The Pew Research Center for the People and the Press has released a 105-page report, The Generation Gap and the 2012 Election: Angry Silents, Disengaged Millennials.
The report indicates the biggest divider among voters in the upcoming election is not race, religion or class, but generation. It includes 110 infographics illustrating answers to questions about several hot issues including China, Afghanistan, Iraq, abortion, capital punishment, energy policy, environmental policy, gay marriage, religion and civil liberties.
Also, according to the report, based on exit polls, younger people have voted substantially more Democratic than other age groups while older voters have voted more Republican.
I took a quick peek at all 110 of them and have posted some of the ones that interested me the most.
The majority of Gen Xers voted Democrat in four of the five previous election seasons.
Gen Xers make up 26 percent of registered voters. Gen Y makes up 17 percent, for a combined total of 42 percent. Baby Boomers make up 37 percent of registered voters and the Silent Generation accounts for 17 percent.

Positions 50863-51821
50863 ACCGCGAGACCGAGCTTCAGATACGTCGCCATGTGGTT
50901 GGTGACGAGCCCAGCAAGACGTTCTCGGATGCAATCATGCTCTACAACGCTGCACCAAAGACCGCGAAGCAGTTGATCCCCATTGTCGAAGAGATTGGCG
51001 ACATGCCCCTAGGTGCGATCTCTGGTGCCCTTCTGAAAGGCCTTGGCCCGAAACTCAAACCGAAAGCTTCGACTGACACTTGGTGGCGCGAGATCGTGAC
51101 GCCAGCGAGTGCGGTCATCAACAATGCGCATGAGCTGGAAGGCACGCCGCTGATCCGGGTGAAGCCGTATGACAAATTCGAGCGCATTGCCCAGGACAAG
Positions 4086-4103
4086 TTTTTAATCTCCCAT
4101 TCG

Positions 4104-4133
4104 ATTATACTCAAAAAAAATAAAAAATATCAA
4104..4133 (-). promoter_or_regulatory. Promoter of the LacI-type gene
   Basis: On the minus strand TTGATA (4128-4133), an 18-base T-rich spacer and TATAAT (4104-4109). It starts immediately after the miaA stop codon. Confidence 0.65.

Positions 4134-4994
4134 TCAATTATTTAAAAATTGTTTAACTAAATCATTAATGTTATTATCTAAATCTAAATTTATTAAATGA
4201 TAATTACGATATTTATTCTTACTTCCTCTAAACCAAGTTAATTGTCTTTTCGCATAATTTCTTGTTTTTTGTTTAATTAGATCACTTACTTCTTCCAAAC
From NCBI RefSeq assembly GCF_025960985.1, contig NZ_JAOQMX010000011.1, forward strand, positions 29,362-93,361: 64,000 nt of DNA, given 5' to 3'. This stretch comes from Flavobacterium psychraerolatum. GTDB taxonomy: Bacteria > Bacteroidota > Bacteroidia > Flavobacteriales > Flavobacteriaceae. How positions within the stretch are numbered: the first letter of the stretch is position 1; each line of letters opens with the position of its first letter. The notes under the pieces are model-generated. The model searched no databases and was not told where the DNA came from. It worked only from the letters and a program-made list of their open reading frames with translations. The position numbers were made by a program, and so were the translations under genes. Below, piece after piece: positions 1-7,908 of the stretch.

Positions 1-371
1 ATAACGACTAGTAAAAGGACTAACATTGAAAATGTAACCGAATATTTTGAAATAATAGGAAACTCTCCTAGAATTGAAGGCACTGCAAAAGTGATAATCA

For Gen Xers, Clinton did the best job.
Are you there, church? It’s me, generation. I go to church almost every Sunday, but I totally get why someone would never want to go.
For Gen Xers, the most important issue is jobs.
This seems like a wide gap between Gen Xers and Gen Y to me.
I need someone to explain this next one to me.
If you support the theory of generational cycles explained in Neil Howe’s Fourth Turning, then this next infographic makes complete sense. Generations X and Y remain hopeful about the future. According to Howe, Gen Xers will experience their high in old age.
Retirement? What’s that?
This totally sucks especially since Gen Xers parent more than 50 percent of the kids in this nation under 18.
The majority of Gen Xers believe Social Security and Medicare have been good for the country.
This next infographic surprised me the most. Gen Xers ranked higher than both Boomers and Silents in their belief that government should look out for older people.
Here’s a question on 9/11 that makes an important distinction between Gen Y and the other three generations. They report not being as emotionally impacted by the attack as the rest of us. This is probably because they were still pretty young.